Berhane’s mother is now cancer-free, and Berhane has a new job she enjoys with the Department of Transportation. As a research analyst, she uses her GIS skills to help the DOT update their road maps, using her GIS skills.
“Plus my boss is an alum of Saint Mary’s,” she said. “And I work with maybe four other alumni.”
Berhane recommends Saint Mary’s to others. “I tell them, ‘You’ve got to go there; they’re so great.’ ”
WINONA, Minn. — With new leadership, visionary ideas, and innovative community collaborations, the Kabara Institute for Entrepreneurial Studies at Saint Mary’s University is announcing its fall schedule of events. The public is invited to watch as students pitch their passions and participate in important community discussions about the social and economic impacts of entrepreneurship. Above all, the public is invited to celebrate and support entrepreneurship at the regional and student level.
The goal of the Kabara Institute for Entrepreneurial Studies is to ignite an entrepreneurial spirit in students across all fields of study at Saint Mary’s. What is an entrepreneurial spirit? It is the drive to innovate or improve what already exists, to create new methods or processes, to be a change-maker, and to not accept the status quo.
To cultivate that spirit, events are designed to connect motivated students with successful business owners who can provide mentorship and a place-based learning experience that will allow students to learn, grow, and identify their passions.
The Kabara Institute helps students:
- explore options for tailored internships while still in school;
- design and develop their business ideas through year-over-year mentorship; and
- connect with entrepreneurial-focused businesses to develop relationships that will support the local community and provide a launch pad for their personal passions.
- ENACTUS: A social entrepreneurship team is forming on campus to design and execute a business idea that will have a positive impact on the Winona community: http://enactus.org.
- Internship Job Fair — Oct. 25, 10:30 a.m. to 2:30 p.m., Toner Student Center. The Kabara Institute partners with the Business Department and Career Services to co-sponsor a fall job fair on campus. Students will meet with prospective employers interested in offering internships as well as job opportunities. The institute seeks to promote place-based learning through internships with employers who wish to nurture the entrepreneurial spirit within our student body.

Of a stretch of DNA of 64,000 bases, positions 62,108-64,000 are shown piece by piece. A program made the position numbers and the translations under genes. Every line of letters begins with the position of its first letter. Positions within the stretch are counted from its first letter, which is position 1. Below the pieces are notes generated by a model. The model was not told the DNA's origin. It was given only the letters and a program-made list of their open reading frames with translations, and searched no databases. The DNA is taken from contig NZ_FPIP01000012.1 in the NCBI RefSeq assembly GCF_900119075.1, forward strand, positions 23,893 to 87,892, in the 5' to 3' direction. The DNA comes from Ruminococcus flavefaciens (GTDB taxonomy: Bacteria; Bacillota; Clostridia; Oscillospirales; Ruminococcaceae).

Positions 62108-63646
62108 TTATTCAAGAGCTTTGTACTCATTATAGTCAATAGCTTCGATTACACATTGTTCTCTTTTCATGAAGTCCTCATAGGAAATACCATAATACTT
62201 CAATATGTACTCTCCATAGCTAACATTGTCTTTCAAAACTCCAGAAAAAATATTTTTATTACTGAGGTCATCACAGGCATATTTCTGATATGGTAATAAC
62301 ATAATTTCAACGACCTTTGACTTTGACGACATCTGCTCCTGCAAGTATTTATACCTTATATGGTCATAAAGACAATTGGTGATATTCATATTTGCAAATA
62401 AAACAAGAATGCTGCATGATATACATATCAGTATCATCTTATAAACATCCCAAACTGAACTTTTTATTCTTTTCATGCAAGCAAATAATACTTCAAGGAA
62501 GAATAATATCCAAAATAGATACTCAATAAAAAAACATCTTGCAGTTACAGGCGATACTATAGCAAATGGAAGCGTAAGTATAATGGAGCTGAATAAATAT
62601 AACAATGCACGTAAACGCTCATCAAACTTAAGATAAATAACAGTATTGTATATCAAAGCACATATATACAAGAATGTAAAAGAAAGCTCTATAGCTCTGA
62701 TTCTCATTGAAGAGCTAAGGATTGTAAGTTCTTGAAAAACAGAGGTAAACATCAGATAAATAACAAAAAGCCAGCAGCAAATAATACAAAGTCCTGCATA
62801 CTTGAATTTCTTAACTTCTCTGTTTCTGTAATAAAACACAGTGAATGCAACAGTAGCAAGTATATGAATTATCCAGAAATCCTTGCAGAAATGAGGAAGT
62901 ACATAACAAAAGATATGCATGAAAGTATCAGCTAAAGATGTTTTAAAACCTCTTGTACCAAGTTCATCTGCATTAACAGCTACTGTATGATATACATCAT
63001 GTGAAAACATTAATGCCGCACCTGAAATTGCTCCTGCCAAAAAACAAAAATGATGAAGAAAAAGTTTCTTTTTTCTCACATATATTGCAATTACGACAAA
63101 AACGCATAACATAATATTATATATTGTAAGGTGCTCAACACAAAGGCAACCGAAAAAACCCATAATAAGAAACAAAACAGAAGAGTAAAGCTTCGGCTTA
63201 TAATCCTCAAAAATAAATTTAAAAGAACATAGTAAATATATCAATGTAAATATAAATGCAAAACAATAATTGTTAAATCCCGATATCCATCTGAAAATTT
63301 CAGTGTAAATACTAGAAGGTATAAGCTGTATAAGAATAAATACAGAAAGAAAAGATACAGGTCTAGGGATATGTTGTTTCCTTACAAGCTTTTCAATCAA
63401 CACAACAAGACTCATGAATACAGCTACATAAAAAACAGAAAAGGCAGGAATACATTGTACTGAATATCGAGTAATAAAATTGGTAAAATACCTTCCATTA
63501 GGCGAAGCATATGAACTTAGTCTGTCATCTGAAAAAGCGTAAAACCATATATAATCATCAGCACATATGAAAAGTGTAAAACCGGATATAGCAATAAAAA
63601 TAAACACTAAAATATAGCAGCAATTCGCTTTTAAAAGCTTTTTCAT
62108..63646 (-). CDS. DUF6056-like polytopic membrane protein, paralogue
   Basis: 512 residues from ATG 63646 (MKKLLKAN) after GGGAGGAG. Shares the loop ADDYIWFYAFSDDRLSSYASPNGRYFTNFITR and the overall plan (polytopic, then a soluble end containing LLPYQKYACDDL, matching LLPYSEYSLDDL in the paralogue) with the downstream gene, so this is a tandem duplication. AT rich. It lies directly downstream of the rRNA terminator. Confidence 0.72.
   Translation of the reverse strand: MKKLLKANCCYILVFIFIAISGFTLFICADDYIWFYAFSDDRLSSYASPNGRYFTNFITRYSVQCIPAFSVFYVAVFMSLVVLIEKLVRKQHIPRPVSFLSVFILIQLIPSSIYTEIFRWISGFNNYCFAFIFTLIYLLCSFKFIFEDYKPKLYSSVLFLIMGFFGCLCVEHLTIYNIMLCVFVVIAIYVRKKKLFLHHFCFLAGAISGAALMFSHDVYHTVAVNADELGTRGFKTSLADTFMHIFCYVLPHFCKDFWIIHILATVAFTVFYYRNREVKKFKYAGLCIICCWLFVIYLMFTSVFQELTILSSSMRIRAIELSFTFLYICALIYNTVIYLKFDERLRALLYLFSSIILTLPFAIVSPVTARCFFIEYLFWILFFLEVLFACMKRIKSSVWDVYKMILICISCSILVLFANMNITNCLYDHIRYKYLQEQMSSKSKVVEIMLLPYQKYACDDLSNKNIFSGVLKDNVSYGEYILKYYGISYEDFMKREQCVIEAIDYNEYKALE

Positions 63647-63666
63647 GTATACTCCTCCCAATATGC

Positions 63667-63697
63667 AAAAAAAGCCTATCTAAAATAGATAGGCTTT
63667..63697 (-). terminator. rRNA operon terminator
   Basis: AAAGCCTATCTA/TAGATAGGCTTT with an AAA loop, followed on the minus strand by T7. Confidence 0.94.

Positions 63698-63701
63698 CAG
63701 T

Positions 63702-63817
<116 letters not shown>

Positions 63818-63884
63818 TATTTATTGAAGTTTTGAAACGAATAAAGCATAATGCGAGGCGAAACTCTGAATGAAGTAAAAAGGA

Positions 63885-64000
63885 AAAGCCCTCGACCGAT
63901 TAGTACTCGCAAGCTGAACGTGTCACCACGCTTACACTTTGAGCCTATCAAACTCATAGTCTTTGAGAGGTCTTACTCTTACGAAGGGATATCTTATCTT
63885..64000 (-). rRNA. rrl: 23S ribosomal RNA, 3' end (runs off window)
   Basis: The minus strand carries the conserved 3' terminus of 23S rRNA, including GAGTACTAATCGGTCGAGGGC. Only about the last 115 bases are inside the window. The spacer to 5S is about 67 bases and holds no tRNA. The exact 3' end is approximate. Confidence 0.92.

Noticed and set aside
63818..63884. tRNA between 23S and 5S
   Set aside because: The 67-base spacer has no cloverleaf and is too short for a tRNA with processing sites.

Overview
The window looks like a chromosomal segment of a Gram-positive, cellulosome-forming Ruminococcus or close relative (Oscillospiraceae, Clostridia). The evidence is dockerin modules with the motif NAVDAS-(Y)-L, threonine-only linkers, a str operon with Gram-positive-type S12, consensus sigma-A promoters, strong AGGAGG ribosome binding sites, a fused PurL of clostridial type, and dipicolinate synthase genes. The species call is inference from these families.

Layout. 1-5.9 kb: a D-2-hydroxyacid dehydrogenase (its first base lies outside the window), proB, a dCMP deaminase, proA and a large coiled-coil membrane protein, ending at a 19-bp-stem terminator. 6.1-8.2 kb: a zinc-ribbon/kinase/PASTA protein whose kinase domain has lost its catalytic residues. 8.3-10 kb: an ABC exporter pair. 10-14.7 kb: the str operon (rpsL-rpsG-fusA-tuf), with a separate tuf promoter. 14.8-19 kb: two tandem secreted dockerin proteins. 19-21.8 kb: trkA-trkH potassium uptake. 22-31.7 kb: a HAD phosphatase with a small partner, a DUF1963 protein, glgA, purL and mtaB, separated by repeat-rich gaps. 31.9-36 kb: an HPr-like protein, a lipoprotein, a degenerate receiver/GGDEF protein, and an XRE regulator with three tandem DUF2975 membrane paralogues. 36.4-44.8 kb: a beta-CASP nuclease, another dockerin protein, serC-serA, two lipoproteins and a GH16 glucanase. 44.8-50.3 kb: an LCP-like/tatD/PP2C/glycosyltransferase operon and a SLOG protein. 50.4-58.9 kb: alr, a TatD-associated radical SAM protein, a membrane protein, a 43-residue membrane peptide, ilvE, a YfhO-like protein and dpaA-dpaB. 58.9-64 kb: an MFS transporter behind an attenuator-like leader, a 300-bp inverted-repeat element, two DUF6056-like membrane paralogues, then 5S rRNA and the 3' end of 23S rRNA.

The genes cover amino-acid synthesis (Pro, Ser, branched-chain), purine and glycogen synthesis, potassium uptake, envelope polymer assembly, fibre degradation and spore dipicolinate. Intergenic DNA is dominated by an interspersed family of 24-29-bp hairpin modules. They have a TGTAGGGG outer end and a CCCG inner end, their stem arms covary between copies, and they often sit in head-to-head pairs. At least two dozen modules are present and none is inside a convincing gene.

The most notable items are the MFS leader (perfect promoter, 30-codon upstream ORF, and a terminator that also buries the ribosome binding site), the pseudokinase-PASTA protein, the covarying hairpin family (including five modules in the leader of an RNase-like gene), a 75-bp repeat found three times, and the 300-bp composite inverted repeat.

- Guest Speaker Meredith Speier — Oct. 27, 12:30 p.m., Toner Student Center, Room 9. The Kabara Institute and the PR/Business Club will co-sponsor this dynamic speaker and entrepreneur who started the company InSpeier in the Twin Cities. Her client portfolio includes Best Buy, Graco, and Capella University. Come hear how she leverages market research to improve the customer experience.
- Startup Weekend — Nov. 3-5. In partnership with Collider Core, Saint Mary’s is pleased to offer our students the opportunity to participate in this national program. Students will collaborate with a team of entrepreneurs to design a business plan for an emerging idea over the course of an intense weekend.
- 1 Million Cups — Nov. 8. The Kabara Institute is excited to partner with the City of Winona and other key local organizations to bring this global entrepreneurial program to the Winona area. Based on the notion that entrepreneurs discover solutions and network over a million cups of coffee, the Kauffman Foundation developed 1 Million Cups—a free program designed to educate, engage, and connect entrepreneurs with their communities.
- Arts and Entrepreneurship Panel Discussion — Nov. 9, 7 p.m., Figliulo Recital Hall. Key players in the regional arts industry—including the directors of the Great River Shakespeare Festival, MidWest Music Fest, Minnesota Marine Art Museum, and the Minnesota Citizens for the Arts—will share their experiences in bringing arts-based businesses to Southeastern Minnesota. The public is invited to hear how the arts contribute to our entrepreneurial landscape. A reception will be held 6 to 7 p.m. in the lobby of the Performance Center.
- Elevator Pitch Competition — Nov. 14, 4 p.m., Saint Mary’s Hall, Room 409. Students will pitch their business ideas in 90 seconds or less for cash prizes. A panel of professors from across campus will offer feedback and help students take this initial idea and work toward a more comprehensive business plan to pitch in spring.
- Student Entrepreneurial Showcase — Nov. 16, 6 to 8 p.m., Saint Mary’s Cascade Meadow Wetlands and Environmental Science Center, Rochester. Students will present their projects at a community demo event co-sponsored with Rochester Rising.
- Guest speaker from the manufacturing industry (January)
- “Science in Business” speaker panel event (February)
- Business plan pitch competition (March)
- Guest speaker on medical business development (April)
- 1 Million Cups sponsorship and engagement with the business community (monthly)
About Christine Beech
Christine Beech is an assistant professor of business and the executive director of the Kabara Institute for Entrepreneurial Studies. Christine has extensive teaching, research, and consulting experience in the areas of strategic management, leadership development, contract management, succession planning, social entrepreneurship, and small business management. Prior to joining Saint Mary’s, Christine spent 15 years in the corporate world, where she led the development of a multi-million-dollar business line for a global consulting firm before launching her own consulting business in the Washington, D.C., area. Before transitioning into business, Christine served in the military, enjoying a 20-year career in the intelligence field.